Governor JB Pritzker signed a package of legislation aimed at protecting the physical and mental health of first responders. This legislation strengthens Scott’s Law to assist in keeping first responders safe on the roads and improves mental health resources.
Senate Bill 1913 allows courts to order community service as a form of punishment for violating Scott’s Law, in addition to other penalties. Since 2002, Scott’s Law says that drivers approaching a vehicle with their hazard lights on must slow down and move over. Earlier this year, ISP reported a total of 1,340 violations of the law during the 19-day period between February 18 and March 7. The law takes effect January 1, 2022.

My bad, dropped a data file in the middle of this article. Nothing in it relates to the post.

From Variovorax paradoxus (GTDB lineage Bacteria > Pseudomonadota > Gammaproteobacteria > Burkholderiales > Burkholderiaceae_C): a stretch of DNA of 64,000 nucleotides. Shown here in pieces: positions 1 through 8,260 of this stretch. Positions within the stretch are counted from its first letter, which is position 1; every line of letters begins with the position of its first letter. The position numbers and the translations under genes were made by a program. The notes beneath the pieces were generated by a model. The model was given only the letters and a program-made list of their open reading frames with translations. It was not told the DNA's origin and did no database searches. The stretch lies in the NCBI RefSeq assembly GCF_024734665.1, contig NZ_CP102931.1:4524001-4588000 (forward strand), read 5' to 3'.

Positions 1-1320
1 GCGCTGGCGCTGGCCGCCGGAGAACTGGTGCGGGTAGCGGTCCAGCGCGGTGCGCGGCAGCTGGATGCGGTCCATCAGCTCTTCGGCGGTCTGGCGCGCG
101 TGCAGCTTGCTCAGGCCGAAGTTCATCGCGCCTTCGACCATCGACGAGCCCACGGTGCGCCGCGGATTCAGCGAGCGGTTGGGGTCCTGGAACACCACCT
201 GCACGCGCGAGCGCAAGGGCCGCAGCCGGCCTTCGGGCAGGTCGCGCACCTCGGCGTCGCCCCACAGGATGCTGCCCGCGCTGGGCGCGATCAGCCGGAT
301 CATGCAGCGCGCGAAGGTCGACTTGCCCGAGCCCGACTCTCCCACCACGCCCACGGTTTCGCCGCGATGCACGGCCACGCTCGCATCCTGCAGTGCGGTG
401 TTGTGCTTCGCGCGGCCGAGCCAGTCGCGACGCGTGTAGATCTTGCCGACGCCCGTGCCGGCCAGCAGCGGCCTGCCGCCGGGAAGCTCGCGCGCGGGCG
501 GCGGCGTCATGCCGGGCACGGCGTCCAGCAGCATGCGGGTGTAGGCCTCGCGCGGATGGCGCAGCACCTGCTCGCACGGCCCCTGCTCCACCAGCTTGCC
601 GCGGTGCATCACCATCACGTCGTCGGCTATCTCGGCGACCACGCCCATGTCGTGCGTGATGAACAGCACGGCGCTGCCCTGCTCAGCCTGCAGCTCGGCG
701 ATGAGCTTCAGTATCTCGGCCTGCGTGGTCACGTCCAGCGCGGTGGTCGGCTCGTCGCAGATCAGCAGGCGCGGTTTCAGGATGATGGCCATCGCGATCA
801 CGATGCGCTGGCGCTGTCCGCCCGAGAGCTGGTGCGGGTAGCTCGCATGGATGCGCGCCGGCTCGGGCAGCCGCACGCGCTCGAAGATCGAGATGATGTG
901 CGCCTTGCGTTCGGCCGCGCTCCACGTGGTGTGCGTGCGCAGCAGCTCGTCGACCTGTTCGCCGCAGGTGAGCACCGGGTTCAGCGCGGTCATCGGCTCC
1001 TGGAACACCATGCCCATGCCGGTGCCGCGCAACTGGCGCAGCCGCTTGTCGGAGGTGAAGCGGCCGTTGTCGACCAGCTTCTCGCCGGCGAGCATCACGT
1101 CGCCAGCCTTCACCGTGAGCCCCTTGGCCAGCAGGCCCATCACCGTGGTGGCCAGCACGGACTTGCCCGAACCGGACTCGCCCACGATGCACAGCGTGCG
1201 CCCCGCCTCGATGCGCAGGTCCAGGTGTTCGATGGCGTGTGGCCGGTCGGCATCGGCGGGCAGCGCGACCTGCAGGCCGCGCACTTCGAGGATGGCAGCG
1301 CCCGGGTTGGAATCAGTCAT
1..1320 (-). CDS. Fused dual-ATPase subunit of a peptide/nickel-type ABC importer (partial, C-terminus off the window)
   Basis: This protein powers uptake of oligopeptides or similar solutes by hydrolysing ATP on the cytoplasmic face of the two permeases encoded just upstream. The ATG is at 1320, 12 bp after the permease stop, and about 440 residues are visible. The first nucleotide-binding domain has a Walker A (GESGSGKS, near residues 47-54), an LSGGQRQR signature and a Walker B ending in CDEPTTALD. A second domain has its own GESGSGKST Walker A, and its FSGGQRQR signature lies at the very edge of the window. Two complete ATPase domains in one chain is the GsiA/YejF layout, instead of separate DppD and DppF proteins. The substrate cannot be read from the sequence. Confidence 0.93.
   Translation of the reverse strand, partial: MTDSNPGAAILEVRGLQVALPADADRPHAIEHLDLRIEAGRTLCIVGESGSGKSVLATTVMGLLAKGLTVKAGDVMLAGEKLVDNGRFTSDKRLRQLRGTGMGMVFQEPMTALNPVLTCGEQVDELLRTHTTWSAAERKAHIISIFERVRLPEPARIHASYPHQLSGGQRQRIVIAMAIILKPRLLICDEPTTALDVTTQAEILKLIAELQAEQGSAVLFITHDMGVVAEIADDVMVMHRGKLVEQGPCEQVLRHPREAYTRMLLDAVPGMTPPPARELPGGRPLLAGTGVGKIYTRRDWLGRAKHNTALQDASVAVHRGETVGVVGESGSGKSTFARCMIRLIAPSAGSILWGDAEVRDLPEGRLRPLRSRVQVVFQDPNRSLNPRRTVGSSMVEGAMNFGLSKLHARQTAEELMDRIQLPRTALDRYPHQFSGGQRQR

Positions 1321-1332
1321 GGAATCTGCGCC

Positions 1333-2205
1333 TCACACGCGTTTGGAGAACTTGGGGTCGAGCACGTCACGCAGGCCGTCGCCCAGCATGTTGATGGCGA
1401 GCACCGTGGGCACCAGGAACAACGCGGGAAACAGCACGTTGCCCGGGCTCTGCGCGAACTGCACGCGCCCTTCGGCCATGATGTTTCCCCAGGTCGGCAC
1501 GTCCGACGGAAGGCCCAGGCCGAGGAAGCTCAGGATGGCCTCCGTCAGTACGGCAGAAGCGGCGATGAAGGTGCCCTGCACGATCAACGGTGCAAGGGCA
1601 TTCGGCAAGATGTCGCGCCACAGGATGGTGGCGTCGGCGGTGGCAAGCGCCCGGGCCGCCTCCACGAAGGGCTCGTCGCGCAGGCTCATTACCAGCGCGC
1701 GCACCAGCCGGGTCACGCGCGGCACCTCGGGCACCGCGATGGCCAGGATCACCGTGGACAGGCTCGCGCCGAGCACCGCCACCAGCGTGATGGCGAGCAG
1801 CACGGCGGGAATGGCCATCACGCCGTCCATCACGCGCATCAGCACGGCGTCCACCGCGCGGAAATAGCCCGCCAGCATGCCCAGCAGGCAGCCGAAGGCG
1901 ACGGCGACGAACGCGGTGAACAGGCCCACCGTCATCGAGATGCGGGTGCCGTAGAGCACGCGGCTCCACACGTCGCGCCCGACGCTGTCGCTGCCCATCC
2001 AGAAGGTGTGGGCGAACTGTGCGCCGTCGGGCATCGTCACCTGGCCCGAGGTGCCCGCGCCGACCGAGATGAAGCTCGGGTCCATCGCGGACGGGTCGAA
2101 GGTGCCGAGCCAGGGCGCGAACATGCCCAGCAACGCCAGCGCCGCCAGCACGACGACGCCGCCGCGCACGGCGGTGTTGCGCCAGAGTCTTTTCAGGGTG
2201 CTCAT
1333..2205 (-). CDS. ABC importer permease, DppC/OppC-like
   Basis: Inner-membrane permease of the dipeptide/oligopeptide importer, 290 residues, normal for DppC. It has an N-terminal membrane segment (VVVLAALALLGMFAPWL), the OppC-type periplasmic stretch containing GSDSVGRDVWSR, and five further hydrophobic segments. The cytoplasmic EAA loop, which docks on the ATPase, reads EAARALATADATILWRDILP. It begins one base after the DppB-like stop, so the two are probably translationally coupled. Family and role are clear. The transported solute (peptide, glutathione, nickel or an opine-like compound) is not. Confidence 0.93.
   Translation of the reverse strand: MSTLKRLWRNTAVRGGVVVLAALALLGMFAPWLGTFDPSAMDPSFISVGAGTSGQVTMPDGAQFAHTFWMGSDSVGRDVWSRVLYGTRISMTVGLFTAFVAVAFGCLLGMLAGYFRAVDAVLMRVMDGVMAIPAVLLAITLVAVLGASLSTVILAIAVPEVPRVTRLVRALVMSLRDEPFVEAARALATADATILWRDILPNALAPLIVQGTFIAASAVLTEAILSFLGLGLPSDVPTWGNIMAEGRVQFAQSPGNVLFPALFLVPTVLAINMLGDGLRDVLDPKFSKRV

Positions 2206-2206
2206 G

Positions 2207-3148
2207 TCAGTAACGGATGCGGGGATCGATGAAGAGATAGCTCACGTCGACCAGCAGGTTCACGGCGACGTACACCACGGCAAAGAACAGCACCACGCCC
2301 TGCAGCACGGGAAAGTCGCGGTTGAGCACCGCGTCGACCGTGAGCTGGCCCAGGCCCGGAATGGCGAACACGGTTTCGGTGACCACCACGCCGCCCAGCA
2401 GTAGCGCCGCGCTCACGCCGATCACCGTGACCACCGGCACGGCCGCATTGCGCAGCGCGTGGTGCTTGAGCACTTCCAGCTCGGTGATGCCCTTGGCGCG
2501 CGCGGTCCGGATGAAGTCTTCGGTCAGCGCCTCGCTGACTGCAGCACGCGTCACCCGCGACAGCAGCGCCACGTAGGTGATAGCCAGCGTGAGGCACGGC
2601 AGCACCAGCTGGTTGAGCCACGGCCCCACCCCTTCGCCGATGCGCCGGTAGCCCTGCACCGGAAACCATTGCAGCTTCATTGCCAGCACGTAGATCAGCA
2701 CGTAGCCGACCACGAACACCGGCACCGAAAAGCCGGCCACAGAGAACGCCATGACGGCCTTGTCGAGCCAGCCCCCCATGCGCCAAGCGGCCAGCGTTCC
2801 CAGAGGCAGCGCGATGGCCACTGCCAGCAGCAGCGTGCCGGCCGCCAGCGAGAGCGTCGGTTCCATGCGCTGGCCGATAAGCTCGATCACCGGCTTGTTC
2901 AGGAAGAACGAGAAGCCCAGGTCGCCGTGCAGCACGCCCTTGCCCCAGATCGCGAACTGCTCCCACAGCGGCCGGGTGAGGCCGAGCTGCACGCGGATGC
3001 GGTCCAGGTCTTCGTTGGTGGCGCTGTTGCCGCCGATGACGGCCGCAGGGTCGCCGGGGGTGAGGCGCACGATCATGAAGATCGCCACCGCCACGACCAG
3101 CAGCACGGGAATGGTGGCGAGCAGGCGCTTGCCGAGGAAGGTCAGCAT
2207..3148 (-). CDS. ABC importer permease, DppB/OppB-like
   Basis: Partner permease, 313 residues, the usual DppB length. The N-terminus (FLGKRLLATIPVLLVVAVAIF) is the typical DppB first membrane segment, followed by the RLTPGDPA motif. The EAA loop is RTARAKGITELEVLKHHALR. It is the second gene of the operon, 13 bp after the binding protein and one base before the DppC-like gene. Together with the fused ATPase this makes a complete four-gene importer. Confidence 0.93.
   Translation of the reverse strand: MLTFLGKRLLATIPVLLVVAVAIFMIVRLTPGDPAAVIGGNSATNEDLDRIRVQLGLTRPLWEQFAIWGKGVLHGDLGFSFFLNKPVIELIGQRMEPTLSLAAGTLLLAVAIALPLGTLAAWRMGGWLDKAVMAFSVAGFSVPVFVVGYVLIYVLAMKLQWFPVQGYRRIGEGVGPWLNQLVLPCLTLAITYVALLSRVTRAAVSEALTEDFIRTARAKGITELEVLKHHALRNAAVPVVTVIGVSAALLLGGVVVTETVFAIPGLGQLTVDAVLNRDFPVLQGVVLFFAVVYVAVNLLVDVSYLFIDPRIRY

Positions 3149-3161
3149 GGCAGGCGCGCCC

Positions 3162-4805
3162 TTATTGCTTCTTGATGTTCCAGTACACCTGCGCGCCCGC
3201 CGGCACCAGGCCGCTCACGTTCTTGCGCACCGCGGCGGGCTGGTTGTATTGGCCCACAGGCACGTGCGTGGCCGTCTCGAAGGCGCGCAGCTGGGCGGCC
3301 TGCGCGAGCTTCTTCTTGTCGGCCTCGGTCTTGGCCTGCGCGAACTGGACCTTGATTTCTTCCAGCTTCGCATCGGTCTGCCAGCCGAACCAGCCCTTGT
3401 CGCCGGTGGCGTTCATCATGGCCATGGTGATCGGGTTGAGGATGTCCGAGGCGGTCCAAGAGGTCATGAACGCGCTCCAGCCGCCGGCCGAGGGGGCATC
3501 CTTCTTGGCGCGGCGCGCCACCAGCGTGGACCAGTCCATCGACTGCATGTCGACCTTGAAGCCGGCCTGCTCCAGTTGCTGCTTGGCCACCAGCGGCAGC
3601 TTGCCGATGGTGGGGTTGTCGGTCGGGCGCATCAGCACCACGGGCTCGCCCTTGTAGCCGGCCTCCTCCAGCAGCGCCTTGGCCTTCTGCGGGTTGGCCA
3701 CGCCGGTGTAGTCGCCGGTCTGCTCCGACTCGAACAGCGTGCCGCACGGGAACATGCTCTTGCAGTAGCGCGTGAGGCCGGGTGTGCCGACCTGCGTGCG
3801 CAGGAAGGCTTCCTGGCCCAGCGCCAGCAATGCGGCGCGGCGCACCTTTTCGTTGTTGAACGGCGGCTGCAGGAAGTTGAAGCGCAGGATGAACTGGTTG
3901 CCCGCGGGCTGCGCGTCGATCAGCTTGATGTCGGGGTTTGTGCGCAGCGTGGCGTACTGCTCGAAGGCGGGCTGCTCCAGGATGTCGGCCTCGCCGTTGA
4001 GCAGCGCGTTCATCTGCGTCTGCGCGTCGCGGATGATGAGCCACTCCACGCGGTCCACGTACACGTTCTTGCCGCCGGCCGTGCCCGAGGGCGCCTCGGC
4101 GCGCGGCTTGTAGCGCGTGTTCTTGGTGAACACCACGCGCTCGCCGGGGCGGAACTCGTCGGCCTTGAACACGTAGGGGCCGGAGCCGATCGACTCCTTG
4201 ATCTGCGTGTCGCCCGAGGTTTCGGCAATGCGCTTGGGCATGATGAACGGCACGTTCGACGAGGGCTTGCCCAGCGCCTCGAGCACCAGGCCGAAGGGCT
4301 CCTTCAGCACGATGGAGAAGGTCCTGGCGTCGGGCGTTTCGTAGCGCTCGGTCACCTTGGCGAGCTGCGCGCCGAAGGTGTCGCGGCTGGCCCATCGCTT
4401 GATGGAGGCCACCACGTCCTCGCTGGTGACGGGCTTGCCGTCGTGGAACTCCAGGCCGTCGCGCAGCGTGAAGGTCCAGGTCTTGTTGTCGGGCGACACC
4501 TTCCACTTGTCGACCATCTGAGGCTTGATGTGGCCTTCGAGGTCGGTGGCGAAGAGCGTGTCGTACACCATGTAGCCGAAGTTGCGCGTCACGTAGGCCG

House Bill 3656 further clarifies a driver’s duty for how to respond to an emergency scene on the road, so that the protections of Scott’s Law can be wielded to their fullest extent. It also establishes the Move Over Early Warning Task Force, which will study how to use 21st century technology to better help drivers safely navigate an emergency zone. The legislation adds that it is a factor in aggravation if a person commits a Scott’s Law violation while using a handheld cell phone. The law takes effect January 1, 2022.
Senate Bill 1575 requires the creation of an online resource page with a comprehensive collection of mental health resources specifically geared toward first responders. It will include crisis services, wellness, trauma information, nutrition, stress reduction, anxiety, depression, violence prevention, suicide prevention and substance use. The Illinois Department of Human Services’ Division of Mental Health will lead the effort to build this resource, with a target launch date of January 2022. The law takes effect immediately.